Blog

  • Beach or mountain?

    Author: Natividad Sánchez
    Date: April 11, 2013

    You know, we at Oceana want it all, which is perhaps why we love seamounts so much.

    It’s not just because they are feeding grounds and spawning areas for highly migratory species; or because they attract lots of sharks, tunas, turtles, cetaceans and seabirds; or because you can find a wide variety of habitats and species from their peaks to their bases. It is because seamounts have it all!

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  • Making the ocean a wilder place

    Author: Natividad Sánchez
    Date: April 10, 2013

    Wild10, the 10th World Wilderness Congress, will be taking place next October, and we at Oceana in Europe have already gone wild about it!

    You may wonder what it’s all about. Well, this is “the world’s longest-running, public conservation project and environmental forum”, as they call it. And what we like most is that it’s an ongoing programme aimed at practical results, which perfectly matches Oceana’s approach.

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  • Race for the Baltic – a joint campaign to save the Baltic

    Author: Christina Abel
    Date: April 9, 2013

    Today Race for the Baltic  launched; the campaign is a joint initiative of three environmental NGOs (Fish Secretariat, Coalition Clean Baltic and Oceana) in collaboration with the political organization GLOBE, entrepreneurs, and business partners, joining forces to call for action to save the Baltic Sea.

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  • The Oceana Ball – where sharks are the guest of honour

    Author: Angela Pauly
    Date: April 8, 2013

    Today, in New York City’s Rockefeller Center, over 350 international collectors, philanthropists and celebrities will come together to support Oceana’s international work to protect and restore shark populations, fight for true shark finning bans, and reduce shark bycatch.

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  • Nudibranchs: Tiny beauties of Scandinavia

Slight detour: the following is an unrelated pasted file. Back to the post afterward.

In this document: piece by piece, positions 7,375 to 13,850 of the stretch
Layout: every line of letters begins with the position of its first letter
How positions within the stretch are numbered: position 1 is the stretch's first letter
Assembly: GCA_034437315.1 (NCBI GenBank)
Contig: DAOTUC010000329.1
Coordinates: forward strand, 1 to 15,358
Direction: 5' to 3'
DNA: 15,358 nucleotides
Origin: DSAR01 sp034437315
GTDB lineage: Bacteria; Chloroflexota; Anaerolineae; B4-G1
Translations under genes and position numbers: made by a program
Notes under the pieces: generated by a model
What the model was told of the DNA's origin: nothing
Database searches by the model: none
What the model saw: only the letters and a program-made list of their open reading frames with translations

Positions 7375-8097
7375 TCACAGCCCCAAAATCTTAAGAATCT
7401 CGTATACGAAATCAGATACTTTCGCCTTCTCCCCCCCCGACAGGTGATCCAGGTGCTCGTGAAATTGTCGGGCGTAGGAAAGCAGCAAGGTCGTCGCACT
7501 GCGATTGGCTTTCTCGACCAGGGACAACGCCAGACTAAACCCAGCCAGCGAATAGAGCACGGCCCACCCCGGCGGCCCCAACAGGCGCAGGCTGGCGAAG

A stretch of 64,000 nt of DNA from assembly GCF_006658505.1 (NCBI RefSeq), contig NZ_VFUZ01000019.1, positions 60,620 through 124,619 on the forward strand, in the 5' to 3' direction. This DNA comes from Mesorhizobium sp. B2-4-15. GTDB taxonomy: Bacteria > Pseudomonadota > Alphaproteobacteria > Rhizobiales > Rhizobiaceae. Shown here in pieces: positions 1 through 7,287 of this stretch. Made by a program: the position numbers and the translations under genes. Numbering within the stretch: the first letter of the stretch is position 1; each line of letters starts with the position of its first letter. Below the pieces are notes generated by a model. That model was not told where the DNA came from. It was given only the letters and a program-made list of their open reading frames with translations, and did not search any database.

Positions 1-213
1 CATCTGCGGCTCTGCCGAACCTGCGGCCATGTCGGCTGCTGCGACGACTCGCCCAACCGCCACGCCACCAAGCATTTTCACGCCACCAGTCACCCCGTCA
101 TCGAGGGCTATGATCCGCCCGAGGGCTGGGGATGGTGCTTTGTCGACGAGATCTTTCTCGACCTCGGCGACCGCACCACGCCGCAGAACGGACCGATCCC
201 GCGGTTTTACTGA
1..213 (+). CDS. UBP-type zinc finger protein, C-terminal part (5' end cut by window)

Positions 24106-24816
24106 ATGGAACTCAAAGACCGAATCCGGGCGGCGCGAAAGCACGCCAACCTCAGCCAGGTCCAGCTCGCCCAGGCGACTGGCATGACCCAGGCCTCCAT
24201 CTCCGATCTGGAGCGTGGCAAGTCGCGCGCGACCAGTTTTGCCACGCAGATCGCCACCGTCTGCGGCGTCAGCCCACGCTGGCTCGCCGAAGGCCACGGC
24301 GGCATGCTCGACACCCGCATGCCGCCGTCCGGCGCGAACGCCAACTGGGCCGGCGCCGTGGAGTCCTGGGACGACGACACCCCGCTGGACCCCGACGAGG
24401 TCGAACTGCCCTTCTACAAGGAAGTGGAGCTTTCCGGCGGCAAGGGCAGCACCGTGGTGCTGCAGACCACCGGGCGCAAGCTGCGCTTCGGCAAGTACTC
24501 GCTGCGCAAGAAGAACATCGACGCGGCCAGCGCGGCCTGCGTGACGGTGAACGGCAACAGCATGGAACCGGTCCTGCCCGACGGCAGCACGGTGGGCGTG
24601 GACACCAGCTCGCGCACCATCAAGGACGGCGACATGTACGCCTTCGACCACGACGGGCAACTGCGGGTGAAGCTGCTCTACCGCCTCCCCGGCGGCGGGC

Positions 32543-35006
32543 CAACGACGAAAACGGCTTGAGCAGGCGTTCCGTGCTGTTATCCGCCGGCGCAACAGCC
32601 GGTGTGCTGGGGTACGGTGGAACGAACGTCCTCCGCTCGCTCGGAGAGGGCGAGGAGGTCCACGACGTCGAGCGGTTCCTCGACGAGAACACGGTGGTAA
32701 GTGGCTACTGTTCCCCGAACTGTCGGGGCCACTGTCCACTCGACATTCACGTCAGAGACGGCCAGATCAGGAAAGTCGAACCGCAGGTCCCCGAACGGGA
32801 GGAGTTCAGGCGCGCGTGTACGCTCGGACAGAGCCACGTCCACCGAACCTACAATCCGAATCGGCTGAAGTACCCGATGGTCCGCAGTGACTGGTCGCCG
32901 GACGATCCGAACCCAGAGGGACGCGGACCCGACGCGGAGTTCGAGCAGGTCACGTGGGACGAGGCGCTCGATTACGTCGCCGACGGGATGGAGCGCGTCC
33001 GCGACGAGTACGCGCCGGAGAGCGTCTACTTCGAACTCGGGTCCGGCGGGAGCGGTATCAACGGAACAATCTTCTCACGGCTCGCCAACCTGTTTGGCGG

Author: Mike Mihalitsis
    Date: March 19, 2013

    Nudibranchs are a group of sea slugs that have magnificent bright colors and are known around the world for that. There are really few restrictions to what color these creatures can have. Mostly they are natives to more tropical waters but actually, 178 species have been described in Scandinavian waters.

    Nudibranchs are fascinating creatures –they have no gills or shell, they are hermaphrodites and communicate with chemical signals. Here you can see some of our favourite species in the North of Europe.

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  • Denmark allows destruction of marine protected area

    Author: Mike Mihalitsis
    Date: March 15, 2013

    Earlier this month, we were flabbergasted by news of the Danish government’s decision to renew permits for mussel dredging inside marine protected areas in their waters, which stands in stark contrast to the country’s conservation objectives.

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  • Finally, CITES to regulate trade in threatened sharks and mantas

    Author: Allison Perry
    Date: March 14, 2013

    It’s official! Five species of threatened sharks, and two species of manta rays have been added to Appendix II of CITES (the Convention on International Trade in Endangered Species of Wild Flora and Fauna). After several days of suspense since the listings were first approved on Monday, the protections were finalised today in the plenary session of the 16th Conference of the Parties in Bangkok.

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  • So far, fantastic news for sharks and mantas at CITES

    Author: Allison Perry
    Date: March 11, 2013

    History was made today in Bangkok, when Parties to CITES (the Convention on International Trade in Endangered Species of Wild Flora and Fauna) voted to protect five species of sharks and two species of manta rays under Appendix II. The seven protected species are: oceanic whitetip (Carcharhinus longimanus), porbeagle (Lamna nasus), scalloped hammerhead (Sphyrna lewini), great hammerhead (S. mokarran), smooth hammerhead (S. zygaena), oceanic manta ray (Manta birostris) and reef manta ray (M. alfredi).

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  • CITES: tackling the trade in threatened sharks and rays

    Author: Allison Perry
    Date: March 5, 2013

    All eyes in the shark conservation world are on Bangkok, where one of the most important conservation meetings kicked off on Sunday. Countries that are Parties to CITES (the Convention on International Trade in Endangered Species) are meeting to discuss and decide on the protection of species that are threatened by international trade – including sharks and rays.

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  • Seafood fraud: what’s on your plate?

    Author: Angela Pauly
    Date: February 21, 2013

    Unless you live under a rock, you must have heard about the “horse meat” lasagna discovery that has turned into an EU-wide food labeling crisis. When we, as consumers, go to a store or a restaurant, we expect to get what we pay for, and that I believe is a right that our governments and food providers owe us.

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